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Not sure if anyone noticed this or not but there was an announcement today regarding a new building planned for the Marine Studies Initiative center at the Hatfield location in Newport. Sounds like pretty exciting stuff so will be curious to hear more about the plans. http://www.oregonlive.com/education/index.ssf/2017/11/oregon_state_gives_first_glimp.html#incart_river_home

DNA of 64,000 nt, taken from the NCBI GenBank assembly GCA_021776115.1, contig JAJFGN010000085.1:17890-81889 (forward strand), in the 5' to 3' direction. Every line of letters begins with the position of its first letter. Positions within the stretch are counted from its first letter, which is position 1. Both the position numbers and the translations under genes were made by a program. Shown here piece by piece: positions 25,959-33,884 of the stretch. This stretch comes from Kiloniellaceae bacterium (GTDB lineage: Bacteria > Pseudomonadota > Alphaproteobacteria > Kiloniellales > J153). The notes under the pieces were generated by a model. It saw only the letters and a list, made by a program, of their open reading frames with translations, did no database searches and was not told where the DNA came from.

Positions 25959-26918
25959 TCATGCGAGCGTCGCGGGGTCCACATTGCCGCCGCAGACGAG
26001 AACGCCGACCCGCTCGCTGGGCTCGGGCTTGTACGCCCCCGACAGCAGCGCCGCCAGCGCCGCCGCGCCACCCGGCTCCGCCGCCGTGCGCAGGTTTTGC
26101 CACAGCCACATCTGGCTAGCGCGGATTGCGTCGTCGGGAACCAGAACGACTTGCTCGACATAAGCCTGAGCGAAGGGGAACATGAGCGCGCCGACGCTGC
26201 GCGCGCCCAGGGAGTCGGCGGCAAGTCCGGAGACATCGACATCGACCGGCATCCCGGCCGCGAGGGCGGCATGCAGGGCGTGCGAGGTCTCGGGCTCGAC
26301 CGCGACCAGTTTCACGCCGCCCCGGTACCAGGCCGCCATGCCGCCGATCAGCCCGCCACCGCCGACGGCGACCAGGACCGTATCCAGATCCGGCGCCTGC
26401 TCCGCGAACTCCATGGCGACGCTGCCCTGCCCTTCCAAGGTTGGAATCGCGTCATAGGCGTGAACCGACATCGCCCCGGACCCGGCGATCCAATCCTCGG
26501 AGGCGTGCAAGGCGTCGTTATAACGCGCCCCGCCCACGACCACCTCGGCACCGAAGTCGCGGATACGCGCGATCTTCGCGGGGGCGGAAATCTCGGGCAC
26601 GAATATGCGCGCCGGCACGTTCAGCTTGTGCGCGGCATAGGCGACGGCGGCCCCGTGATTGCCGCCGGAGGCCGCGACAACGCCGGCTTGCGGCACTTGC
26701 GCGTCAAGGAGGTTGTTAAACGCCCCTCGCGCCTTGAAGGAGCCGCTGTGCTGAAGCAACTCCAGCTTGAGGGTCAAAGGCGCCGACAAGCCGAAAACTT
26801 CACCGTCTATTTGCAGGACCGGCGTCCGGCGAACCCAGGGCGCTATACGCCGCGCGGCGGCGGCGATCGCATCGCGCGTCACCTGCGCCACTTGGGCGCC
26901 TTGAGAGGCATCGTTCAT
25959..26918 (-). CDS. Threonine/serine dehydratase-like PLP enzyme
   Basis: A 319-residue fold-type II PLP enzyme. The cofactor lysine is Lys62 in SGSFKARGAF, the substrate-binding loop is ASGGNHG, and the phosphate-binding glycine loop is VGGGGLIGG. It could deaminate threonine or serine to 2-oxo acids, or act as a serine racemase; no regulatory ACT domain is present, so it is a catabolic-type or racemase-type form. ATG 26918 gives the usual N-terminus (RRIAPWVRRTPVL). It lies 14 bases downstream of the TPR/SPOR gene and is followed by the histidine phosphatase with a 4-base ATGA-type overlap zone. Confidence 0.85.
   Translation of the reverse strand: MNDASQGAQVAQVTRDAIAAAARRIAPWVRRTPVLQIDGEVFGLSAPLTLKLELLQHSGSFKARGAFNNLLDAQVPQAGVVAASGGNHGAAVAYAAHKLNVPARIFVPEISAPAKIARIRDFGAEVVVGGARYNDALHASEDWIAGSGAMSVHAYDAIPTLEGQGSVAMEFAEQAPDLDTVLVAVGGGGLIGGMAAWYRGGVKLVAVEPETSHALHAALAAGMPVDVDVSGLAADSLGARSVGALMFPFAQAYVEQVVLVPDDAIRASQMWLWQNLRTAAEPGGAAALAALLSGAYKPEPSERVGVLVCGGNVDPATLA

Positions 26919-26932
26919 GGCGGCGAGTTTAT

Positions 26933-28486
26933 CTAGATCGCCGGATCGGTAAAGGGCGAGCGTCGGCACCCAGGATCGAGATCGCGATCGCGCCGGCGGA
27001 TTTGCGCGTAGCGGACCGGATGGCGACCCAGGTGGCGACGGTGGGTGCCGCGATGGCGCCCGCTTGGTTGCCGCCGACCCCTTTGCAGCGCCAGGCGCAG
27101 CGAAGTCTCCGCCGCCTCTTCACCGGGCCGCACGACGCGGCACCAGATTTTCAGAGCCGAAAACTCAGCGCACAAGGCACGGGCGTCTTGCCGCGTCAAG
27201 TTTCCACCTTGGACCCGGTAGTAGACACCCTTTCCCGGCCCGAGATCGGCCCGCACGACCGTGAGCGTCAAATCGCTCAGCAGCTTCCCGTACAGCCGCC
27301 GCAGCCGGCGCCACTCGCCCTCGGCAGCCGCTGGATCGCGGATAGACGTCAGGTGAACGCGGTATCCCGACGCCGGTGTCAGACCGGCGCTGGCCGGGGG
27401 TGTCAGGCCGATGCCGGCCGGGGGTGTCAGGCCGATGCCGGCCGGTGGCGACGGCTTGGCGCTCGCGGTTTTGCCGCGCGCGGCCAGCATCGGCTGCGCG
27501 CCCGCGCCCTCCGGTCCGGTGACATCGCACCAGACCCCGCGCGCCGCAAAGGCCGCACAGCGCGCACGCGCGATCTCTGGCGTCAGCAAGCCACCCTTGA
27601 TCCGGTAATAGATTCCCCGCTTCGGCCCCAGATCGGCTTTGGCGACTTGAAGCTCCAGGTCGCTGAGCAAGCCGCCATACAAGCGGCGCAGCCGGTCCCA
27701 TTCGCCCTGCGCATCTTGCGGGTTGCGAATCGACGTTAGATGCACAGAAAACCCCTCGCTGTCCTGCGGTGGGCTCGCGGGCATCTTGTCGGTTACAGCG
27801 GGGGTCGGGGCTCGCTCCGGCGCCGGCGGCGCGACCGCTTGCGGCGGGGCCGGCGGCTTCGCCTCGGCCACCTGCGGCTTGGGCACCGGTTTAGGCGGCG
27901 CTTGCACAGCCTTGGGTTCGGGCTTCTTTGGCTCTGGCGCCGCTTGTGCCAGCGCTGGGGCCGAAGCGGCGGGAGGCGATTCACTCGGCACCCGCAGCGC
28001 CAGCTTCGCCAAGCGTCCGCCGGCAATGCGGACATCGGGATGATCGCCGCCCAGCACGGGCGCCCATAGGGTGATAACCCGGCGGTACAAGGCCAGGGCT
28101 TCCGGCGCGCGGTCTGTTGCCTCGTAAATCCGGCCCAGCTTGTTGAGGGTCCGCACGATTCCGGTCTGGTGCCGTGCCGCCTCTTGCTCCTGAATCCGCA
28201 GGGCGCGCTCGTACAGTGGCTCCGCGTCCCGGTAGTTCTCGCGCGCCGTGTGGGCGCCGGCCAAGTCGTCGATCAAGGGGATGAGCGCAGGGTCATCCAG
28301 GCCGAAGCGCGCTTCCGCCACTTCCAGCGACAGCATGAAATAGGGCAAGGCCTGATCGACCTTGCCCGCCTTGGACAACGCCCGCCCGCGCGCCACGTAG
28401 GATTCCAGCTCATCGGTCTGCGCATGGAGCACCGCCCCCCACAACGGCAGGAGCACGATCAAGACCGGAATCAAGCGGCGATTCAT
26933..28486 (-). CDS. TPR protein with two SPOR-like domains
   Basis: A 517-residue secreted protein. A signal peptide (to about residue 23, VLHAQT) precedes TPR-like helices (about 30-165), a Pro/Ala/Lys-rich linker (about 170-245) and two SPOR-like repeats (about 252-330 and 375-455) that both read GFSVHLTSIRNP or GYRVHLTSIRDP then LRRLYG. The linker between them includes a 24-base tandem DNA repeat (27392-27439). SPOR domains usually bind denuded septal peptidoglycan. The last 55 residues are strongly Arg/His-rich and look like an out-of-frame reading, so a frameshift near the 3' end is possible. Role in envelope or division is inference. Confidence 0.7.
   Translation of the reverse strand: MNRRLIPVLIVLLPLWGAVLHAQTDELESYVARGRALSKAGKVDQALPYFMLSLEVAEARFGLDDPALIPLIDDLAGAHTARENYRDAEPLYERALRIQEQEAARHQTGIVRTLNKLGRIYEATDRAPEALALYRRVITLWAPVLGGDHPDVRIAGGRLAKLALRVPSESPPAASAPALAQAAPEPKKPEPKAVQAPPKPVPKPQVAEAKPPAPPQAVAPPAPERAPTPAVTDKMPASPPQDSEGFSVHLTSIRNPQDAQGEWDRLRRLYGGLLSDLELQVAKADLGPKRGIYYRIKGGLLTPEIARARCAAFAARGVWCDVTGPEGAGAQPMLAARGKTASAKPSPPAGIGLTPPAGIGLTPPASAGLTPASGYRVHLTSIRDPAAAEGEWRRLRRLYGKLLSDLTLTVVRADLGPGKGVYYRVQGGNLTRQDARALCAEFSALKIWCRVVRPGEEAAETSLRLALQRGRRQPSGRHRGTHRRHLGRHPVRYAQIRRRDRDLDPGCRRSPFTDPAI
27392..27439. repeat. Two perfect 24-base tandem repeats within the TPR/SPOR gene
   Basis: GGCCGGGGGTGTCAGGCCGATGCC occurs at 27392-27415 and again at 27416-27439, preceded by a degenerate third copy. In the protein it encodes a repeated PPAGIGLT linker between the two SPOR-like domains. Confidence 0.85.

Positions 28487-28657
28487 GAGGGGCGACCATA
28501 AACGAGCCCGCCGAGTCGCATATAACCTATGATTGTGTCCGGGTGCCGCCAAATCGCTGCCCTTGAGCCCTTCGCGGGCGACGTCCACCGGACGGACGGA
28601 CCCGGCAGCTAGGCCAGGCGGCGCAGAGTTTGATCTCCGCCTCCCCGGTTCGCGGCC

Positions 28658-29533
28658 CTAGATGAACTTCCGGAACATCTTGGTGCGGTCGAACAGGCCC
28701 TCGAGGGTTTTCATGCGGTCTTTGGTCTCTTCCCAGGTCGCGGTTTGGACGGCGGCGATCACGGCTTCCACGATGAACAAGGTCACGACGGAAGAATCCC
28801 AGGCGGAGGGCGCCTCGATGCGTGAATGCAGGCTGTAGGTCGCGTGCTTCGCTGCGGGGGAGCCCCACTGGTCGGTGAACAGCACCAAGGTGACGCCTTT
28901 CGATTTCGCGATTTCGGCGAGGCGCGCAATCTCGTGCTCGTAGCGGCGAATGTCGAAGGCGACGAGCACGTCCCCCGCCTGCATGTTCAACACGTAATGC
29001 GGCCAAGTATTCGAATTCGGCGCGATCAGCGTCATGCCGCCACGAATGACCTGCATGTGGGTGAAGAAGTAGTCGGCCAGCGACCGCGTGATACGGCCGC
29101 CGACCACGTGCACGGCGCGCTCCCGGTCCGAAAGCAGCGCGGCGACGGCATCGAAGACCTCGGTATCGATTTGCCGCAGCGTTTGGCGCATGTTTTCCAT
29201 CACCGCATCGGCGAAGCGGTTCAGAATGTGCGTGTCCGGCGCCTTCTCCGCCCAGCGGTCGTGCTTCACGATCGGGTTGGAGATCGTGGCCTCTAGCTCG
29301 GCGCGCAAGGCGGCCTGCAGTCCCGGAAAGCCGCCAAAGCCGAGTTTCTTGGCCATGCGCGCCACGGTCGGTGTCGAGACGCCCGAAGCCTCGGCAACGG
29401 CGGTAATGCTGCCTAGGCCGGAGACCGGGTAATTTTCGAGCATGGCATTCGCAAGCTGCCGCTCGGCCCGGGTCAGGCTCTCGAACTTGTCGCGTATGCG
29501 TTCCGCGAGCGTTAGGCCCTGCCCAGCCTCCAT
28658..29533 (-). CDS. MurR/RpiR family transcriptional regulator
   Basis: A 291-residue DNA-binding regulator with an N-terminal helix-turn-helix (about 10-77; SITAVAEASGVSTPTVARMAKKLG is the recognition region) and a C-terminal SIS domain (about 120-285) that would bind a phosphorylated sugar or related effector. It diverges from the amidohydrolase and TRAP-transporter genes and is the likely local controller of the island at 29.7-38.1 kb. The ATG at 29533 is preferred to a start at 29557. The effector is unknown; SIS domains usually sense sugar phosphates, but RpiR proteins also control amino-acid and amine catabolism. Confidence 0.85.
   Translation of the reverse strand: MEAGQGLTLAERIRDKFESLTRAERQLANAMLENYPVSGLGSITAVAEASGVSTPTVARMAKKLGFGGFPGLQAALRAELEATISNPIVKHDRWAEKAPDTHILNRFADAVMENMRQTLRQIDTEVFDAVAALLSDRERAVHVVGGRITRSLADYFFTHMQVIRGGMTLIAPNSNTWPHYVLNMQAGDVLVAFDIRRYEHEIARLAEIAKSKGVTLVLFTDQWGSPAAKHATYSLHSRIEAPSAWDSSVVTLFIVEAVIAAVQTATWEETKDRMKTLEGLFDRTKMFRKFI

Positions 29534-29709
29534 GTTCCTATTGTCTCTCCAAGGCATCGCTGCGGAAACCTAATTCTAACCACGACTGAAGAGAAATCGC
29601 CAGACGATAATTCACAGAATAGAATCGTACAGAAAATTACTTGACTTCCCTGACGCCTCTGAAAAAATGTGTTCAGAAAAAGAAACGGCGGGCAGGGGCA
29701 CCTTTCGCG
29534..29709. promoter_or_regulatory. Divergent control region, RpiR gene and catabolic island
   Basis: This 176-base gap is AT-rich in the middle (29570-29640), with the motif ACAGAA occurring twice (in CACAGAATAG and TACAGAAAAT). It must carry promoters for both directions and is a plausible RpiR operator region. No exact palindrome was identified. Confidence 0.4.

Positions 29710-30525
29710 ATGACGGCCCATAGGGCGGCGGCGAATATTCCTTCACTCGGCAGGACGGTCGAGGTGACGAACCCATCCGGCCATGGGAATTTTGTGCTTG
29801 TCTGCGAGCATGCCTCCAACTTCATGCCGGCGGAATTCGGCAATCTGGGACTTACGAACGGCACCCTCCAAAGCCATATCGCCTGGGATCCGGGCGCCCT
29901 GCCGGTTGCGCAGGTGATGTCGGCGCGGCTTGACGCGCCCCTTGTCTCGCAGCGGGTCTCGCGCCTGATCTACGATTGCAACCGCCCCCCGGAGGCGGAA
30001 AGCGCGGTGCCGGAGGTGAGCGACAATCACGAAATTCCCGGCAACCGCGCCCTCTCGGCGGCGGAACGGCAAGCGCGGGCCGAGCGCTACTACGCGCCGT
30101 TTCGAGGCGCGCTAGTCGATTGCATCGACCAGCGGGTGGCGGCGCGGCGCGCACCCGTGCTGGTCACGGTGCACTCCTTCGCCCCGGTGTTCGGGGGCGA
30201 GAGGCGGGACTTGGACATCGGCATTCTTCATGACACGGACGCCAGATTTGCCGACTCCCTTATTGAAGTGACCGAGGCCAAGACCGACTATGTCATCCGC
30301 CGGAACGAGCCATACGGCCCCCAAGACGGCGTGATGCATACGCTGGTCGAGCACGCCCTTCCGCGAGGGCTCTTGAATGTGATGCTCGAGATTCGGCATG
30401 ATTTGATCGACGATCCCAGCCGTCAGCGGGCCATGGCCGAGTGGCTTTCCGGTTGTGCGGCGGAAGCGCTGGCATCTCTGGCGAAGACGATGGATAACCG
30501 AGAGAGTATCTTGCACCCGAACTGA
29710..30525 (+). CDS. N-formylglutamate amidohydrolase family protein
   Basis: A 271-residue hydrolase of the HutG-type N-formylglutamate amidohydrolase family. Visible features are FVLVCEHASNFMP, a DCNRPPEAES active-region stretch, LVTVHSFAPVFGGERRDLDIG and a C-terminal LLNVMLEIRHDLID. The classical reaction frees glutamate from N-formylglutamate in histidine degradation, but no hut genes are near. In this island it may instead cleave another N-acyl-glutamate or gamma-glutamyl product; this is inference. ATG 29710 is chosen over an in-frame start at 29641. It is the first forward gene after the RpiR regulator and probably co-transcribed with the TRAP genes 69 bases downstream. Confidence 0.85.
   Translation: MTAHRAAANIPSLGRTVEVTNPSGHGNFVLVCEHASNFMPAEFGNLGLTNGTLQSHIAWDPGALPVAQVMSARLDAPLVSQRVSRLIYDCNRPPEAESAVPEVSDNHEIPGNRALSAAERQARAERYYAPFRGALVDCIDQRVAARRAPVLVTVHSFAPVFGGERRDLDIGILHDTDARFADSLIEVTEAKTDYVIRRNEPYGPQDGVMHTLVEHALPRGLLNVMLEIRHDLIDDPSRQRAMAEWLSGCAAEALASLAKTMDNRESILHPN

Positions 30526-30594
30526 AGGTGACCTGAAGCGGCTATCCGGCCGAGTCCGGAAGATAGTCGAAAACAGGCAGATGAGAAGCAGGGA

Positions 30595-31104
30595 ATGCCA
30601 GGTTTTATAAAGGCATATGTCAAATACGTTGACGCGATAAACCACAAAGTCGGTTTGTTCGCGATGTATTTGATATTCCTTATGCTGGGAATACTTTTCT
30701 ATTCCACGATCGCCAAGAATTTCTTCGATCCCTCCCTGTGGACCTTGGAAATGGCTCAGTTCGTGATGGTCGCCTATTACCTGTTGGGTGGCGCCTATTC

Well folks, it was an amazing workshop provided by the fine folks at the Hatfield Marine Science Center yesterday. I procedures performed were both engaging and informative while at the same time very entertaining. Sid and his assistant Mallory did an amazing job in their diagnostic procedures and shared much of the nitty gritty that goes on in a routine fish anesthesia and examination. I suppose that I should back up just a bit and mention a few things about the day before hand. As most of you know it has been rather hot lately but here at the Newport coast it was a mild 70 degrees with not a cloud in the sky. It was also nice to have the majority of the area to ourselves at first. Not too many people had arrived yet so it appeared we had beat the crowds. Here we are, back at the good ole Hatfield Marine Science Center. I am starting to have very good memories from attending the PNWMAS meets and getting to meet some of the good people behind making it the special place it is. Lets take a peek inside.. Right after the front desk and greeted by the overtly talkative old timer you get a visual overload of things to look at first of which is the tide pool replica touch systems that are full of colorful wild inverts of all shapes, sizes, and colors. In these pics I only captured a couple anemones and urchins but there was several mollusks such as muscles and snails as well as a Huge sea cucumber of sorts that had to be as big as my fore arm. Lots of educational displays to accommodate the the many aquariums, bones/fossils, replicas, and interactive demos. Looks like Albertareef and Jeremyeveans found the tropical reef area. Can't leave without taking a look at the tank with the PNWMAS corals. The devils hand and the Plerogyra is going into beast mode. I kinda wanted to ask about a frag of the table acro in the center but I had nothing on me to trade, maybe next time. The Capricornus also had an interesting growth pattern to it, some big colonies in there now. The majority of the aquariums are temperate/coldwater tanks that house all types of fish and invertebrates. In addition to the tropical and cold water systems there are a few fresh water things going on too. All with their own educational or artistic value. There was even a new Rio Negro south american tank on display full of discus, pencil fish, and nice rummy nose & cardinal tetras. and for those of you who have not visited the HMSC before or it has been a little while make sure you do. The pictures provided by myself and others do not do justice to the facilities well kept aquariums livesstock and the educational interativities...Okay Okay, I will get to the demo. This year was very different from the usual behind the scenes tours we have had in the past at HMSC. Right off the bat we were diverted into the west wing of the science center and into the animal health area containing a quarantine and treatment facility made for housing various marine specimens both tropical and cold water. There are very large pump buildings that pull water from out the Newport coast here and bring it through plumbing into the various holding tanks for efficient clean salt water on demand. You probably all know Sid from the Hatfield Marine Science Center, AKA Intothemystic, and introducing his assistant Mallory.